For most people, the holidays invoke warm feelings of gathering around a table for a special meal, exchanging gifts, and spending time with loved ones. But for many of the boys and girls at Boys Town, they haven’t had those same opportunities prior to living there. That’s why Boys Town creates an annual holiday season filled with special traditions—both as a community and in its family homes—so that its youth experience all the holidays have to offer.
Boys Town Christmas is held each year a few weeks before December 25th so that students who travel home for the holiday can participate. Some of the activities include a Christmas play enacted by a student cast, a Christmas concert by a local singer, a tree lighting ceremony, and even a visit from Santa who arrives on a Boys Town fire truck.
During the pandemic, Boys Town also set up drive-thru stations throughout the Village. Residents from each of its 50+ family homes loaded into vans and stopped at each station, which included carolers, live reindeer, cookie decorating kits, a gift station (last year a local toy store donated stuffed animals), and take-out dinner complete with popcorn. The Village also holds an annual Hanukkah parade complete with menorahs that decorate campus throughout the season.
In addition to the community activities, each family home creates its own holiday traditions. Aaron and Kendal Robertson, who are currently the Boys Town Protestant Pastors, were family teachers for six years. Together with their two children, the Robertsons cared for and mentored eight teenage boys, many of whom came from homes with no family traditions. “It’s very humbling to know you’re taking a child into your care and a serious responsibility,” Kendal said. “We’re not there to replace the parents—they don’t need another mom or dad—it’s working alongside a parent who is desperate to help their child.”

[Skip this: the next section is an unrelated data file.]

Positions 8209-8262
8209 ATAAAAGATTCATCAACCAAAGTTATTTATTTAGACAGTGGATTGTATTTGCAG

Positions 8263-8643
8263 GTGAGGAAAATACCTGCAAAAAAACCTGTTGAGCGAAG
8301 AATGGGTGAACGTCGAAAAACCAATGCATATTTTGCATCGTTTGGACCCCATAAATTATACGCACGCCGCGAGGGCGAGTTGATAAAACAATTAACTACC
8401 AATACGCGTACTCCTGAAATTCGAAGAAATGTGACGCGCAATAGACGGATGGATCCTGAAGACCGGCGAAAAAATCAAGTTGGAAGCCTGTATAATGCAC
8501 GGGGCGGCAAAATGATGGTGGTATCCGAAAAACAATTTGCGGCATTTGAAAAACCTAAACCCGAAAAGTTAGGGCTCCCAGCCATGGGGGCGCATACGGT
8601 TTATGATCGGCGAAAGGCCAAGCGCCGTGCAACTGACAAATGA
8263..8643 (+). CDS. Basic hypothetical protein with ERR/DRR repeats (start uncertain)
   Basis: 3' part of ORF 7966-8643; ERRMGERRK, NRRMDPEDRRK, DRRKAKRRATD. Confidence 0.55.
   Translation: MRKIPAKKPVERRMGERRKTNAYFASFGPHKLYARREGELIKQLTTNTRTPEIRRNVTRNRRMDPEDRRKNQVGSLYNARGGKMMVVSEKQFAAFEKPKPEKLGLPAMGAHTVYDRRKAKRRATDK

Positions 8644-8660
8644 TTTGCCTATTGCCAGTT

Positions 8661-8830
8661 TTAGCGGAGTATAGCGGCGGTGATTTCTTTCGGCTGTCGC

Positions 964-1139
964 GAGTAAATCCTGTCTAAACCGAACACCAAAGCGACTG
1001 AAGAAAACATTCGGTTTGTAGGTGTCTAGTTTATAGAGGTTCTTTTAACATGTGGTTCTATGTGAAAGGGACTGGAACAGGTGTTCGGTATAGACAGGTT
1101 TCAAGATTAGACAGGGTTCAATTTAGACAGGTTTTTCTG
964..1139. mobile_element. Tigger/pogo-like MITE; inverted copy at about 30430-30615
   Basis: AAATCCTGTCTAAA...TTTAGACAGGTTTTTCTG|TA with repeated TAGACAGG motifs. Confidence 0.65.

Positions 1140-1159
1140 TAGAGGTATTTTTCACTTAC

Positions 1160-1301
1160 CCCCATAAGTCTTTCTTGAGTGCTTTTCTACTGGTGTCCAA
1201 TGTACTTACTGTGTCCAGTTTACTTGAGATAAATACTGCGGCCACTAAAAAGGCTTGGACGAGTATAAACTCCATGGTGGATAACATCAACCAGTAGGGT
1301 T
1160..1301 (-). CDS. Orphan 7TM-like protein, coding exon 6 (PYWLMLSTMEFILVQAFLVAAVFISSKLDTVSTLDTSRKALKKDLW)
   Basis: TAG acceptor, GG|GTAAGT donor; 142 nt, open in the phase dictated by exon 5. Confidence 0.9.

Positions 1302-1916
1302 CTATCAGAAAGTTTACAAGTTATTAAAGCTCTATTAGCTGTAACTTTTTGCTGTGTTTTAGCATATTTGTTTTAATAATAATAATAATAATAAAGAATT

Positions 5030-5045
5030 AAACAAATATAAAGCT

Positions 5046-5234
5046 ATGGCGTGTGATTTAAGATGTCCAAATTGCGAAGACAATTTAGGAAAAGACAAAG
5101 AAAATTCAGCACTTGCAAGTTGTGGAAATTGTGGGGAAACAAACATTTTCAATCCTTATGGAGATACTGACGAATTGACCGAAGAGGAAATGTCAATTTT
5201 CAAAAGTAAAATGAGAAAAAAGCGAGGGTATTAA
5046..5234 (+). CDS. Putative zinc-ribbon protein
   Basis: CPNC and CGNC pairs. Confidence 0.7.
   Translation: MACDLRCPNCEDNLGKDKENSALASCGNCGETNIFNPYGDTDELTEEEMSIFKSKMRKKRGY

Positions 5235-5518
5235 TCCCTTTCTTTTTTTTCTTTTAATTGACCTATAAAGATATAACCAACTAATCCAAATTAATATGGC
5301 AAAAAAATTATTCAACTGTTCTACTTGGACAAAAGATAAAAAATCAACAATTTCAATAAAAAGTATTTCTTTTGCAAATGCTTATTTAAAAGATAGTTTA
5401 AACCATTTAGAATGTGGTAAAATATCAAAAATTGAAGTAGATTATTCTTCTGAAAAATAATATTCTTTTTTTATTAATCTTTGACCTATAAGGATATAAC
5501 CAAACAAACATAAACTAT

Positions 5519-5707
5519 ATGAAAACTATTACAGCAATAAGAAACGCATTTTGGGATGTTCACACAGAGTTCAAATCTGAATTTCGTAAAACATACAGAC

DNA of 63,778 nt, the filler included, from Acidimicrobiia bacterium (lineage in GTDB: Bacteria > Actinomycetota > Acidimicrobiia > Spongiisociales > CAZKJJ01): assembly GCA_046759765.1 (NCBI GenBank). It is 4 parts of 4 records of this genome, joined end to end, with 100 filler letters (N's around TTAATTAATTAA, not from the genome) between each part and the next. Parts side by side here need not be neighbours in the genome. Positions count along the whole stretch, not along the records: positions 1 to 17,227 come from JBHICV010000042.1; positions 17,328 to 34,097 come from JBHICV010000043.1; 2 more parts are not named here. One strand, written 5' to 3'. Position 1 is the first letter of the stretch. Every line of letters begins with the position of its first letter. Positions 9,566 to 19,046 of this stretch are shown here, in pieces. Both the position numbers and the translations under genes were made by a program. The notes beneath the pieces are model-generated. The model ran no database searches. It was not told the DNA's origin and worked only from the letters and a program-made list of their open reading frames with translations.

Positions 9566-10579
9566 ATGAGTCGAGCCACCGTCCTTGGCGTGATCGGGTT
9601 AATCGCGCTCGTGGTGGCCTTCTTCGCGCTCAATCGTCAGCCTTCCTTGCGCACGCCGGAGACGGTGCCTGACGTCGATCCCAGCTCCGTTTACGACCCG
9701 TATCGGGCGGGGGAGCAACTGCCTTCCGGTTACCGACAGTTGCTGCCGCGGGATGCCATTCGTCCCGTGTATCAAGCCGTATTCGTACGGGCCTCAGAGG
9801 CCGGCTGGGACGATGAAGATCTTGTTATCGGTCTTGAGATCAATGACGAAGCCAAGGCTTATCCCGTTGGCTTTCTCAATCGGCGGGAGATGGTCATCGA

Incorporating personal traditions into the family homes is encouraged at Boys Town, and the Robertsons always took the opportunity to celebrate in a big way. Kendal always cooked taco salad on Christmas Eve—a tradition started by her own mother growing up—and even now her former kids will send photos of their families eating taco salad on Christmas Eve.
They would also play games while eating snacks and attend church. On Christmas morning, every boy received a stocking full of traditional stuffers like socks and underwear, as well as gifts—shopping for eight teenage boys was a big undertaking. One year, a boy in the Robertsons’ family home asked Boys Town to help him buy gifts for the Robertsons’ own kids—pajamas—which they wore every night. For the Robertsons, a child’s faith—or lack thereof—never mattered. “We had kids who didn’t believe, but we still celebrated because it was all about being part of the family,” Aaron explained. “Kids tell us all the time they’ve found their faith at Boys Town, whatever that may look like for them.”
Now in their roles as pastors, the Robertsons and their children, Judah age 10, and Caroline age 8, are able to work with hundreds of kids and serve as a role model for a family unit. Their ministry includes additional holiday traditions, such as teaching about Advent in the church during the holiday season and leading Operation Christmas, which recognized the many employees who work at the Boys Town Post Office in the Village. “We started it as family teachers and it became a tradition, so now we continue to thank them with donuts and coffee,” Aaron said. “It’s a way to teach the kids that their mail and packages arrive on time thanks to the efforts of all those workers.”
A new tradition that Boys Town hopes to implement is working with local businesses that will host a family home for the holidays. Through a sponsorship, a business owner would be able to enjoy a holiday meal in a Boys Town family home and experience the “magic” that happens at Boys Town during the holiday season.
Through all of its activities, both within the community and its family homes, Boys Town’s one goal is to let kids experience what it’s like to be a kid during the holidays. “They don’t have to worry about whether or not they get a meal or have to work or take on other sacrifices,” Aaron said. “They just get to be a teen who enjoys Christmas.”